It glistened in the fluorescent lighting like a sparkler in the hand of a child. The deep head stood proud and beckoning, confidant in its ability to seduce. And the object of its desire, claiming no wish other than to succumb, reached out lovingly towards this welcoming temptress and brought her closer to his heart. With full knowledge of the effects of his folly, he slowly raised the glass to his lips and sipped slowly and sensuously, savouring every last delicious drop.
Have you ever been jealous of a pint of lager?
‘Tis the season to be merry, I know. But merry I’m never. Not a killjoy, nor a prude I might add. Simply a ‘bereaved’ wife, who once met a boy so full of love and life and enthusiasm, that in her youthful naivety accepted unquestionably that this was the man with whom she wanted to share her life.
The insidious poison lay low for a while, waiting in the wings for an opportune moment of weakness, to pounce like a safari cat upon its unsuspecting prey.
The moment came quickly. The babies were born and what should have been a bonding, a seal on our completeness, slowly turned sour as the lure of the whore called him away, to spend time with her.
He loved us of course. He wasn’t abusive or violent. He provided for us when he could. But with his time he was fiercely possessive, preferring to spend it with his beloved friend, the temptress in a glass.
She made him feel grounded and solid; the way a man needs to feel. An hour in her company and he was ready to take on the world.
Craving admiration he bought ‘rounds’ for friends with money he didn’t have, and I stayed home to bring up the children on borrowed money which I struggled to repay.
It didn’t matter much. I had nowhere to go, and wouldn’t have gone if I had. My babies were going to have a loving, stable home life no matter how desperately unhappy I became.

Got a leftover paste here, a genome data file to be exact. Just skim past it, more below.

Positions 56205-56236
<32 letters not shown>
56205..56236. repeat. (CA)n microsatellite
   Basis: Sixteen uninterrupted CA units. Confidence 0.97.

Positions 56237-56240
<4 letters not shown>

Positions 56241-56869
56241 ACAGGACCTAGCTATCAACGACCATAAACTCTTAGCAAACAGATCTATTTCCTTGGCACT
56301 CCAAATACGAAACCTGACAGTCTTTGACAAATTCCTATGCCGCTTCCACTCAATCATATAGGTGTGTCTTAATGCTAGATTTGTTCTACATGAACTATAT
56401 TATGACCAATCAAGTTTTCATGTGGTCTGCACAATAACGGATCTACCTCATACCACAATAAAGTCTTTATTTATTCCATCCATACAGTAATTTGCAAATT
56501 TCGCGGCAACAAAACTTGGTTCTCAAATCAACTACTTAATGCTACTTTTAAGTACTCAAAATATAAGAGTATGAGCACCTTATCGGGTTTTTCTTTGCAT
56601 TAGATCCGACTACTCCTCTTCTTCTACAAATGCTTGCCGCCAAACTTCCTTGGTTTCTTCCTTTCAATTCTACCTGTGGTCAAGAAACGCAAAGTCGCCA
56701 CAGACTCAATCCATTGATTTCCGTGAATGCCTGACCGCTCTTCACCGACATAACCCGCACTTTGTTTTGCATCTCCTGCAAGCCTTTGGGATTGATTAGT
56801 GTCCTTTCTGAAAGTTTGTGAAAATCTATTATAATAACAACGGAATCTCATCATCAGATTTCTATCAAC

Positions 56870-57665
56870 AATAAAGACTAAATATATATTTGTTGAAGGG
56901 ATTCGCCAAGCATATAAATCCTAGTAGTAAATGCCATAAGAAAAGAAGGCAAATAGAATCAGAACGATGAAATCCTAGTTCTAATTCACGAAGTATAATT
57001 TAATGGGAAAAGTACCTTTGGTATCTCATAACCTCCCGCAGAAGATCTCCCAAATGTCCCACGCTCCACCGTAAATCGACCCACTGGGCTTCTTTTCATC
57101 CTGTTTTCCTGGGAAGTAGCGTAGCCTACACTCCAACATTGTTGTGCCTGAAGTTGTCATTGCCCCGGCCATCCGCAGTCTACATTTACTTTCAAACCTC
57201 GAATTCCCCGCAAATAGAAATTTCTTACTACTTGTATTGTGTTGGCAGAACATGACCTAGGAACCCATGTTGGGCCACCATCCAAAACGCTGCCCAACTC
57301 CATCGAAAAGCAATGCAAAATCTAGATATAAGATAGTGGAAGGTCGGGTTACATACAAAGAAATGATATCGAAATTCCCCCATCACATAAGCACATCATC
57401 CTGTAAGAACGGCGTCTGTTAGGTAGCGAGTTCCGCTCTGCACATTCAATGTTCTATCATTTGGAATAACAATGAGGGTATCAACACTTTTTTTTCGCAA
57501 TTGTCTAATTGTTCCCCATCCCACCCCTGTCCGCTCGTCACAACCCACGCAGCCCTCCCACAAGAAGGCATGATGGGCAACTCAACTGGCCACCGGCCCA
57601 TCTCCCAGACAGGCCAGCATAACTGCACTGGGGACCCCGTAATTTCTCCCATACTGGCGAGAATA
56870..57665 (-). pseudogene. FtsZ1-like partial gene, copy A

What a martyr I was! My dear friends told me so.
“Never mind,” said one. “You’ll get him back one day, when he’s in his wheelchair!”
I longed for someone to be close to, someone dependable to lean on, and I turned to God. I wasn’t convinced that He was out there, but the options were limited. Over the years I struggled to connect as His invitation to, ‘Seek and you shall find,’ played itself over and over in my mind.
Then the tables turned a little. I became the betrayer. He was the betrayed.
“Why do you fill your head with religious clap-trap?” he asked. “You’re obsessed. Get yourself a proper life!”
I was overflowing with ‘proper life,’ but it wasn’t time to tell. It would only serve to drive him headlong to his mistress, the seducer for comfort. He had shared no life with us, and lonely, I had sought comfort elsewhere and found life, real and eternal.
How could he understand until the One who called me called him?
My friend was right you know. I got him eventually. I’ve waited a lifetime for him to want me in the way that I once wanted him.
He had his stroke twelve months ago now, and it was doubtful that he would pull through but he made it. God hasn’t finished with him yet.
He sits in his bath robe in the wheelchair by the open kitchen door and dribbles a lopsided smile when I sing Jingle Bells in my silly voice.
When I’ve spoon fed him breakfast and got him dressed, we’re going to try hanging baubles on the tree I put up yesterday. The right arm rests uselessly, palm upturned on his knee, but the left is improving with practice. He paid a heavy price for his folly!
Jesus paid a heavy price too, not for His own folly but ours. We are forgiven if we accept His gift.
And now it’s my turn to forgive, as He forgave me. I must. I’ve no option. He told me so.
God works in mysterious ways doesn’t He!
Tinsel and turkey aside,
God sent his son from his side.
In the glittery charade of Yuletide,
Let’s remember, God loves, but hates pride.
He asked us to trust and obey,
And to draw on his grace every day,
Through the bad times and good,
Our Lord understood,
Follow Him, and He’ll show you the way.
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